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Newark City Council Introduces Paid Sick Leave Ordinance

On October 29, 2013, Newark City Council unanimously voted to introduce legislation that would require private employers operating in the city to provide paid sick time to their employees.  If the ordinance is enacted, eligible employees will be entitled to paid sick time to attend to their health conditions, to care for a family member’s health condition, to care for a child whose school or daycare has been closed due to a public health emergency, or when their own place of business has been closed due to a public health emergency.

Under the proposed ordinance, employers with 10 or more employees are required to provide a minimum of 40 hours of paid sick time per calendar year, while employers with less than 10 employees are required to offer at least 24 hours per calendar year.  Employees accrue a minimum of 1 hour of paid sick time for every 30 hours worked, however, employers are not required to carry over more than 40 hours from one calendar year to the next.  Accrual of paid sick time begins on the employee’s first day of employment, and may be used after the first 90 days of employment upon the employee’s written request.

The proposed ordinance is subject to a public hearing and the mayor’s approval, which could happen within the next month. If enacted, the ordinance will take effect within 120 days.  Employers should track the status of this legislation as its enactment will further require employers to display a poster with the its provisions in a conspicuous place, and provide employees with a written notice explaining their paid sick time entitlement at the commencement of employment or as soon as practicable with respect to current employees.  Failure to comply with the notice requirements could result in a fine of up to $100 for each employee found not to have received appropriate notice.  Additionally, fines of up to $500 are possible for failure to display the required poster in the workplace, or for unlawful denials of paid sick time.  For other violations, fines of up to $2,000 may be imposed.  Importantly, the ordinance expressly prohibits retaliation, and allows a private cause of action for employees alleging violations.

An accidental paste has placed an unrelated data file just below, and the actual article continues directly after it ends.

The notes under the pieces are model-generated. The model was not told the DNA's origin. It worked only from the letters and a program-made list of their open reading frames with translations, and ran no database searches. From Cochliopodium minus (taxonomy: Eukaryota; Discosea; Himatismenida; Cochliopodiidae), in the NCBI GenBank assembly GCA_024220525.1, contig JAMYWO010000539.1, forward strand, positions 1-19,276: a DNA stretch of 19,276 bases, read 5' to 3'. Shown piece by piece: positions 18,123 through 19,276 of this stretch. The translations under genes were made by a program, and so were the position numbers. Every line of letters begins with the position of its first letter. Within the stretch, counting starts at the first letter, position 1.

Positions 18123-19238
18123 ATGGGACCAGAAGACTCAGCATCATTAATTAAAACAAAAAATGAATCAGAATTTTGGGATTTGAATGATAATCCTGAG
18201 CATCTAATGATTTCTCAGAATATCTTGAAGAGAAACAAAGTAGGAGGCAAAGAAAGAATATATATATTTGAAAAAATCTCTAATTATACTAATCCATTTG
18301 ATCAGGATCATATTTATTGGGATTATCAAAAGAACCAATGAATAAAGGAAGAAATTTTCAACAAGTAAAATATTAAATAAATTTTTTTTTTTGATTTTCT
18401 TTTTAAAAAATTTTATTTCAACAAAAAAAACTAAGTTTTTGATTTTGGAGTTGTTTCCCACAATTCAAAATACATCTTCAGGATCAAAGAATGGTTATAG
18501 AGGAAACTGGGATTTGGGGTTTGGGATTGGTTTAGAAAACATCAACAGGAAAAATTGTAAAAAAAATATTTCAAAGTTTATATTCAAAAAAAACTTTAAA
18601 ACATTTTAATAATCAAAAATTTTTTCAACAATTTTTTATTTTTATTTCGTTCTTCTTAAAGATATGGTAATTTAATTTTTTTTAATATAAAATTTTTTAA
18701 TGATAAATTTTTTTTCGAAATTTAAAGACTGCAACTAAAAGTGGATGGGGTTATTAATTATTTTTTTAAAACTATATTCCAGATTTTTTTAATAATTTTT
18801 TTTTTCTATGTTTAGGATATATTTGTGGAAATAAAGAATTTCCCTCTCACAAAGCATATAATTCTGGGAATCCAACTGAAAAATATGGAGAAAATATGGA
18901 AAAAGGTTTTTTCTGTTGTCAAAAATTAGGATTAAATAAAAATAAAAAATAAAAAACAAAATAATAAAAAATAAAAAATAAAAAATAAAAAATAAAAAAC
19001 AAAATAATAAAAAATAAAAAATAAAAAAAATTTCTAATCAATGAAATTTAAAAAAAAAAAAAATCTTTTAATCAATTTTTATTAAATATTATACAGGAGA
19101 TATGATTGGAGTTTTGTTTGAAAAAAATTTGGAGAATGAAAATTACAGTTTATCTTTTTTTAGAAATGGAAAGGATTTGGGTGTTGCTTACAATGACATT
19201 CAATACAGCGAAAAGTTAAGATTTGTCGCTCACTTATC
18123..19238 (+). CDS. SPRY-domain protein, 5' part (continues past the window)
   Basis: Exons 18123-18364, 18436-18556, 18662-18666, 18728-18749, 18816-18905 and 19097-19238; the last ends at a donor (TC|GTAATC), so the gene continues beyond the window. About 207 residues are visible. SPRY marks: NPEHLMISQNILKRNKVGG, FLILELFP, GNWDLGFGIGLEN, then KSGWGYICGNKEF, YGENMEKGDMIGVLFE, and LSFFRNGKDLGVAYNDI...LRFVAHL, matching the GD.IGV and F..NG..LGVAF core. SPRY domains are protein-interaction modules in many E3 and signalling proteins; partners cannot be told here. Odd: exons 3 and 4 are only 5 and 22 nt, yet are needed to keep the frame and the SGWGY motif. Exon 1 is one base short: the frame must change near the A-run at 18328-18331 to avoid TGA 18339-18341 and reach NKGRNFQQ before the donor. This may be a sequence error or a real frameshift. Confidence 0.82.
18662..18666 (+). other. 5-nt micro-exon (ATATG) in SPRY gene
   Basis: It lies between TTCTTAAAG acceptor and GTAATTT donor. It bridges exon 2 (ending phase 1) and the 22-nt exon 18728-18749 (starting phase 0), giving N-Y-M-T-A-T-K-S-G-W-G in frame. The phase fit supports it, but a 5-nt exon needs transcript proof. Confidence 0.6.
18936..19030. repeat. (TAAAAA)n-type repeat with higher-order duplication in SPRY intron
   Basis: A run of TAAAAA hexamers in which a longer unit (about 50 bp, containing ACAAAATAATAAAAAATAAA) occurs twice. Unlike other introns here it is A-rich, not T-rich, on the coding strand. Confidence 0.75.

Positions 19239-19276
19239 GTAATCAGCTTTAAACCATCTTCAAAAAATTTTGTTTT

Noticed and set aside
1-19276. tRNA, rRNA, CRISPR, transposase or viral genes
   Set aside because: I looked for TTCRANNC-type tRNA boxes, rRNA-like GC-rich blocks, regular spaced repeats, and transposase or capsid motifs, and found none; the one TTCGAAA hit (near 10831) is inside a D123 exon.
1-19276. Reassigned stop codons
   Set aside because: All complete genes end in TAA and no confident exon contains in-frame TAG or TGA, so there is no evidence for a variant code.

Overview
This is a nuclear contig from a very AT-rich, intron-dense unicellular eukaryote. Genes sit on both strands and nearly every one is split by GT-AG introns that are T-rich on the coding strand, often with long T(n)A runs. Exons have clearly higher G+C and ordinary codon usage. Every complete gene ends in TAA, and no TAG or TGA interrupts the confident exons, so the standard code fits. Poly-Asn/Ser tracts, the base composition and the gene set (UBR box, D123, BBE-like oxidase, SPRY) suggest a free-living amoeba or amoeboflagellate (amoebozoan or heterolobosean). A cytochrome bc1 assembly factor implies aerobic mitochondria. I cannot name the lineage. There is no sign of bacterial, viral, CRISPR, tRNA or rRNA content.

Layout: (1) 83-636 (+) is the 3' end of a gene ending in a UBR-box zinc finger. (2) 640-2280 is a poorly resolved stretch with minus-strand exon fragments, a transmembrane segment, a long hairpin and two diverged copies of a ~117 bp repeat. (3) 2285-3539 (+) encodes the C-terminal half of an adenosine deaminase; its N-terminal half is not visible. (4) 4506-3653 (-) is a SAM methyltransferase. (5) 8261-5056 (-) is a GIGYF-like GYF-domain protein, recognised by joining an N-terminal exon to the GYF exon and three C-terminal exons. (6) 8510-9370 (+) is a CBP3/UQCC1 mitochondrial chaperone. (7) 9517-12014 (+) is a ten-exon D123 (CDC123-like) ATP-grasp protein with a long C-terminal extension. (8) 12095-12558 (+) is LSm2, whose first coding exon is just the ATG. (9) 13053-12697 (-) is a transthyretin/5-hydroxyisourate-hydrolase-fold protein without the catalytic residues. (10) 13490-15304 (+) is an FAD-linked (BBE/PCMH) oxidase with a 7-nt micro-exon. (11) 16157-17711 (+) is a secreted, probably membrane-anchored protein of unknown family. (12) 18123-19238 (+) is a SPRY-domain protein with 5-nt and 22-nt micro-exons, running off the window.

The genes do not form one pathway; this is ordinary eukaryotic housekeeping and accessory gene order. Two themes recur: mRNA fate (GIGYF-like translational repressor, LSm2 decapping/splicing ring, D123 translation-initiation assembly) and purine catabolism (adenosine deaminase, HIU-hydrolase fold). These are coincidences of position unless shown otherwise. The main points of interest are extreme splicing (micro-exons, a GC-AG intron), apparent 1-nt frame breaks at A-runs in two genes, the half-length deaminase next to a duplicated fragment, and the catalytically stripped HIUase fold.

Employers that already have paid leave policies that meet the requirements of the ordinance will not be required to provide any additional paid sick time, however, employers with existing paid sick time policies should reevaluate them in the event of enactment to ensure they clearly state that employees are entitled to paid sick time for the same purposes and under the same conditions mandated by the ordinance.  Please check back periodically for updates regarding this proposed legislation.

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About this Author

Sabrina Sandhu, Giordano Law Firm, Employment Attorney
Associate

Sabrina Sandhu focuses her practice on the representation of management in employment litigation matters with an emphasis on defense primarily against claims of alleged wrongful discharge, discrimination, harassment, retaliation, wage-and-hour violations and whistle-blowing. She counsels employers with regard to workplace policies and manuals, and general litigation avoidance.

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